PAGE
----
Yes, all we see of thee is nature's part,
Thou art the creature's self, the rest is art.
For thee the skilful worm of spacious hue
No shining threads of ductile radiance drew;
For thee no sun the ripening gem refin’d,
No bleating innocence the fleece resign’d;
The hand of luxury never taught to pour
O’er thy. faint limbs the oil's refreshing show'r:
His bed the flinty rock; his drink, his food,
The running brook and berries of the wood.
What have we added to this plain account?
What passions? What desires? A huge amount !
Cloth’d, fed, warm’d, coold, each by his brother's toil,
We live

the wide creation's spoil.
Quit, monarch, quit thy vain superfluous pride,
Lay all thy foreign ornaments aside,
Bid art no more its spurious gifts supply,
Be man, mere man, thirst, hunger, grieve and die.

upon

AN ENGLISH SONG WITHOUT SIBILANTS.

BY J. THELWALL, ESQ.
SET TO MUSIC BY DR. KEMP.

The Author does not mean to insinuate, by this specimen, the

necessity or propriety of a total exclusion of sibilants from all compositions designed for music: but the frequency of their recurrence has long and justly been a reproach, not to our language but to our writers. The following specimen at least may show that it is not necessary to interrupt the melody of English song by an eternally recurring hiss. The s in the word rose, sounded, as it is written below, like 2, is the only eveu half sibilant that occurs in the whole twenty lines.

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No-not the eye of tender blue,

Tho' Mary 'twere the tint of thine, Or breathing lip, of glowing hue, Might bid the opening roze repine,

Had long enthralld my mind;
Nor tint with tint, alternate aiding,

That o'er the dimpled tablet flow,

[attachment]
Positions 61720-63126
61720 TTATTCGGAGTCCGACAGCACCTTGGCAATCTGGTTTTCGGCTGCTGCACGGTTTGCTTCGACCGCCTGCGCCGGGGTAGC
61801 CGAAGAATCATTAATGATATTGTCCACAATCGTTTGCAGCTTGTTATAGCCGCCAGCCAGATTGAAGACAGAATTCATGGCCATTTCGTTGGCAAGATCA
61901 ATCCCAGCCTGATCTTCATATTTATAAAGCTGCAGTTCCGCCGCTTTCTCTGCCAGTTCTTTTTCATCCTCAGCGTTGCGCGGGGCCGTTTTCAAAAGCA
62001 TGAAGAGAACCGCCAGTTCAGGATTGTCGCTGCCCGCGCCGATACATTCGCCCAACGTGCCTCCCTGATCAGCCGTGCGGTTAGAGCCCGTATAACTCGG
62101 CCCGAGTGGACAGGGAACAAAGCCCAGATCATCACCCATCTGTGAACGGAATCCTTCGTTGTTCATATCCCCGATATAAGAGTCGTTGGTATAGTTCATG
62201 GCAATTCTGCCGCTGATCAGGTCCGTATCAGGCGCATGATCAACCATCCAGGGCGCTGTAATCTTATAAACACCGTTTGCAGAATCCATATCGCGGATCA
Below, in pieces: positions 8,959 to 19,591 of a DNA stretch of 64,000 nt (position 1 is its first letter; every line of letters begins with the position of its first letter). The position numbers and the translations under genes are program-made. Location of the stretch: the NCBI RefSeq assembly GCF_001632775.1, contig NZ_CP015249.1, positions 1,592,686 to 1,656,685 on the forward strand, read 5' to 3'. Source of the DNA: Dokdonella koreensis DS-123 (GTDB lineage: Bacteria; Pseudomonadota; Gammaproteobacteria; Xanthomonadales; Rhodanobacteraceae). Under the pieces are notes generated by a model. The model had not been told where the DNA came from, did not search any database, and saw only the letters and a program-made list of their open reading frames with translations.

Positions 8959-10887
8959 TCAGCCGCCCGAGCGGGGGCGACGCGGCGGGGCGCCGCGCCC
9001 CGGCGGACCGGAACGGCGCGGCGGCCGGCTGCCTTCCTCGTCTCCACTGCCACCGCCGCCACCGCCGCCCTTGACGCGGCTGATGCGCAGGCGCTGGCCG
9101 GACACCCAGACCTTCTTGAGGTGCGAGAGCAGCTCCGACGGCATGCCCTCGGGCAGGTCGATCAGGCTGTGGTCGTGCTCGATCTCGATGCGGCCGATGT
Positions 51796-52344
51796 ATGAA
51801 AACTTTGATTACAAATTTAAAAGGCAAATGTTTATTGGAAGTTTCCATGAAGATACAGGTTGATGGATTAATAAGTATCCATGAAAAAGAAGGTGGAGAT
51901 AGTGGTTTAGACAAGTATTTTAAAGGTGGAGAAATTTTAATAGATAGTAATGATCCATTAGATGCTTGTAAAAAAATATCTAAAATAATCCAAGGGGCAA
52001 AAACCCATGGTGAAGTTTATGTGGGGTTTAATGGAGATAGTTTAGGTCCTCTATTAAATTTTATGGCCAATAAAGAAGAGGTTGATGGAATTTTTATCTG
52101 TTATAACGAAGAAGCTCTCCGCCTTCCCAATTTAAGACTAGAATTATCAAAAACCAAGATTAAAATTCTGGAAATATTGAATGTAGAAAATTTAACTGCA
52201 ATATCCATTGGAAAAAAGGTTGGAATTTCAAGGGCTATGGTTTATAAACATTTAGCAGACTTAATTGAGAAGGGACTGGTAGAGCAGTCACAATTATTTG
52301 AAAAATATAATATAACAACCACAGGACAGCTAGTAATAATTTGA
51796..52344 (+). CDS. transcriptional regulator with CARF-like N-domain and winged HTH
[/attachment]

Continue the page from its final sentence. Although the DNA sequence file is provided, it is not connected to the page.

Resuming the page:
The vermil to the lily fading,--
Nor ringlet, bright with orient glow,

In maný a tendril twin’d.

II.

The breathing tint, the beamy ray,

The linear harmony divine,
That o'er the form of beauty play,
Might warm a colder heart than mine,

But not for ever bind.
But when to radiant form and feature,

Internal worth and feeling join,
With temper mild and gay good nature,-
Around the willing heart they twine

The empire of the mind.
VOL. VIII.

D

THE PORTRAITS.

A FRAGMENT.
ADDRESSED TO

The Fair one had a heart to feel,
An eye, whose glisten could reveal

That pensive heart's emotion :
Gently, with half unquiet swell,
Her bosom heav'd—then silent fell,

As sinks the slumb'ring ocean.
Her features, lovely while they seem'd,
As ever Love's expression beam'd,
Yet look'd, and spoke, the lofty mind,
Whose high-ton'd feelings, pure as kind,

Were pictur'd in her face:
And while her form, of aspen moult,
Love's lightest, gentlest tremors told,
Still, to each motion of the Fair,
Soft delicacy's sweetest air

Gave dignity and grace.
And he, the youth-the friend-who lay,
Musing the idle hours away,
Reclin'd beneath the antique tree*,

Contemplating the brook-
Ah! restless too, and sad was he,

And pensive was his look.

Aspiring was his soul, yet meek;

Haughty, yet humble 100;
His heart was flame, to passion weak,

But still sincere and true. * Alluding to a print of Shakspeare's “ Melancholy Jaques," to which the person addressed had sportively compared the writer.